Read about the adventures of the Fresh Air Kids from last term as the group gears up for another fun-filled term of outdoor exploration.
Fresh Air Kids is a group of local families that want their children to spend time in the great outdoors, learning through playing in nature.
A community partnership with the Great Ocean Road Coast Committee, Fresh Air Kids aims to encourage local coastal kids to grow up observing the environment in more detail than even most adults do.
Date | 30.05.2017 – Planting a Forest at Soapy Rocks
On a beautiful finale to Autumn, the Fresh Air Kids planted a forest of indigenous trees at the site of the old Soapy Rocks landslip (more on that here).
It is important that we plant species that are native to this area, commonly referred to as indigenous species, instead of native to Australia, because some of the worst and most invasive weeds around here are Australian native plants from Western Australia, and even other areas of Victoria.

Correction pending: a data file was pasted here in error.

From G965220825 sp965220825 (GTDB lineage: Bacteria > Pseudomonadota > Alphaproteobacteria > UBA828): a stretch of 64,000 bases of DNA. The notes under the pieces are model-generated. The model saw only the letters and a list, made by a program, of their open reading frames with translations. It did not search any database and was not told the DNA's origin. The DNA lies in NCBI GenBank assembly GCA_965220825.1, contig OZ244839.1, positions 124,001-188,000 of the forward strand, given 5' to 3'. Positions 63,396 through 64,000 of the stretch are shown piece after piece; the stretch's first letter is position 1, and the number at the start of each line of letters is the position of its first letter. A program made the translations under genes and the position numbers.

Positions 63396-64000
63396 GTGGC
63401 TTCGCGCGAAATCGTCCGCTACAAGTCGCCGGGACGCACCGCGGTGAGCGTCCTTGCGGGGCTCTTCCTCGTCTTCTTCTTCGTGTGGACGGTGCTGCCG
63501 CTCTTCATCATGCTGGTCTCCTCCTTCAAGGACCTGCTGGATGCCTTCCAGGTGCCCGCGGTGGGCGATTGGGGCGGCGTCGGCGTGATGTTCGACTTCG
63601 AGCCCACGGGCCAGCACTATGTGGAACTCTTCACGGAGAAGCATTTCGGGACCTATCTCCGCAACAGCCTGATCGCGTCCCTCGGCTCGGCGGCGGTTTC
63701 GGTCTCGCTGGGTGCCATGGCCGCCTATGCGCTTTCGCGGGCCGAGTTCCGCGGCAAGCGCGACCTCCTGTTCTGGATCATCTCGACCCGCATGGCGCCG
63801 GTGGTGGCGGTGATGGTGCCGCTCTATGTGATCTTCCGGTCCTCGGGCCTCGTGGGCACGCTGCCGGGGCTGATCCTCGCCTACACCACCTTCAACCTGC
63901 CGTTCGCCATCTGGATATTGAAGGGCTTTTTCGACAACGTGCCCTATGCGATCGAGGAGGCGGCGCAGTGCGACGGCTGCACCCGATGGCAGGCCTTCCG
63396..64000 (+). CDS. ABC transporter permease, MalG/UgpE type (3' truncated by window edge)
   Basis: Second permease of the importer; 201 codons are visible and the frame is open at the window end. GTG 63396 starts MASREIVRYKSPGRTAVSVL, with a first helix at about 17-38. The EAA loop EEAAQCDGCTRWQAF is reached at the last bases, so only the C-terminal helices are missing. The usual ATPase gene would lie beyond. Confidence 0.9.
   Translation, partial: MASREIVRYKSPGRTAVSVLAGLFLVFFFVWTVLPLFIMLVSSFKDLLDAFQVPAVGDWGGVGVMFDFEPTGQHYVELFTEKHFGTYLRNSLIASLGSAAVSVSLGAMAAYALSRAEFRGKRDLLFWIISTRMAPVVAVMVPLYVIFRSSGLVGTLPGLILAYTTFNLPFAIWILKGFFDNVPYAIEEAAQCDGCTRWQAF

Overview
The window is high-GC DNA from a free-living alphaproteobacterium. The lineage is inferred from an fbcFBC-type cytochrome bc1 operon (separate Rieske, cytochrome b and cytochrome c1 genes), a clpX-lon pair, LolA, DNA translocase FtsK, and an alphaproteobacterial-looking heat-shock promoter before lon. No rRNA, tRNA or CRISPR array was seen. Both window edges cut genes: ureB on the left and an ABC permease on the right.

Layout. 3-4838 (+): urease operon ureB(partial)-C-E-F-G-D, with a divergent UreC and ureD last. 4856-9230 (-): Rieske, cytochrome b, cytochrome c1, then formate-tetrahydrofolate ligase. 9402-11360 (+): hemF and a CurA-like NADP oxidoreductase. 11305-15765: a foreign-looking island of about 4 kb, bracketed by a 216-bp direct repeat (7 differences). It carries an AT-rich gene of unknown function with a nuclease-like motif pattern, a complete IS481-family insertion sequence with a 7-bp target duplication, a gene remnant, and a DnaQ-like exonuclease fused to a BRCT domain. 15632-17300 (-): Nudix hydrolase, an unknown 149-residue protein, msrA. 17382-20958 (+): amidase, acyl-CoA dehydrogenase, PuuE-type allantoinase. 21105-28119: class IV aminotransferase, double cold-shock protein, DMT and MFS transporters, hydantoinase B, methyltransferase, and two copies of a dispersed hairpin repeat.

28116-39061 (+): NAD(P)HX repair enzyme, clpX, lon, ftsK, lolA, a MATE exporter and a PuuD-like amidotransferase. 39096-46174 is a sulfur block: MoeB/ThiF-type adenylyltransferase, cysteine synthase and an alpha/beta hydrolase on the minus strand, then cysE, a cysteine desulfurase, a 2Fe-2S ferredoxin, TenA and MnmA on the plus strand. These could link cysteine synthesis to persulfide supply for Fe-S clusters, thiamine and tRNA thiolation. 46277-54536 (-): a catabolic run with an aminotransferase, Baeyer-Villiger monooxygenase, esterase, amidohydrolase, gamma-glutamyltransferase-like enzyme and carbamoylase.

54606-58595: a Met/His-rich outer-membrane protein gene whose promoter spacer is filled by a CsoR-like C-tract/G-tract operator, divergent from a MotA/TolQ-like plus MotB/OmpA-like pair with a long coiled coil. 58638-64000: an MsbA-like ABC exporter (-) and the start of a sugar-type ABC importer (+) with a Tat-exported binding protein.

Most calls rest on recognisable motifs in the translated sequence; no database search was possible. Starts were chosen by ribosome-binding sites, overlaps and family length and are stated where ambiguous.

From Western Australia:
- Cape Wattle (Paraserianthes lophantha)
- The Bluebell Creeper (Billardiera heterophylla)
- Bushy Yate (Eucalyptus lehmannii)
From other regions of Victoria:
- The giant Honey Myrtle (Melaleuca armillaris)
- Coastal Tea-tree (Leptospermum laevigatum)
To see these weeds and others in the area check out these great resources from the Surf Coast Shire and Jan Juc Coast Action’s Surf Coast Nature Search.
The kids really got into the spirit of helping this little patch of land become a valuable home for animals once again. We planted:
- Sheoak trees (Allocasuarina verticillata)
- The indigenous Prickly Tea-tree (Leptospermum continentale)
- Prickly Moses (Acacia verticillata)
- Moonah (Melaleuca lanceolata).
Some of the plants were tagged with an identification mark, and their growth will be monitored in an ongoing manner for the next few years.
By doing this we are creating an opportunity for the Fresh Air Kid who planted them to look proudly at their plants and see how it is growing (as well as checking how it is growing from the Soapy’s lookout of course).
It’s great to think that as the kids grow up along this coast, the patch of bush they planted grows as well.
The thirty or so plants that were placed in the ground at the lower Soapy’s site by the Fresh Air Kids were the first to go in of a much larger rehabilitation effort – they really started something!
A month on it is now a large scale revegetation site of about one thousand plants, with numerous school groups helping to rehabilitate this area. Watch this space as a forest is growing at Soapy’s and will be hardly recognisable from all the growth in a year’s time!
Until next time,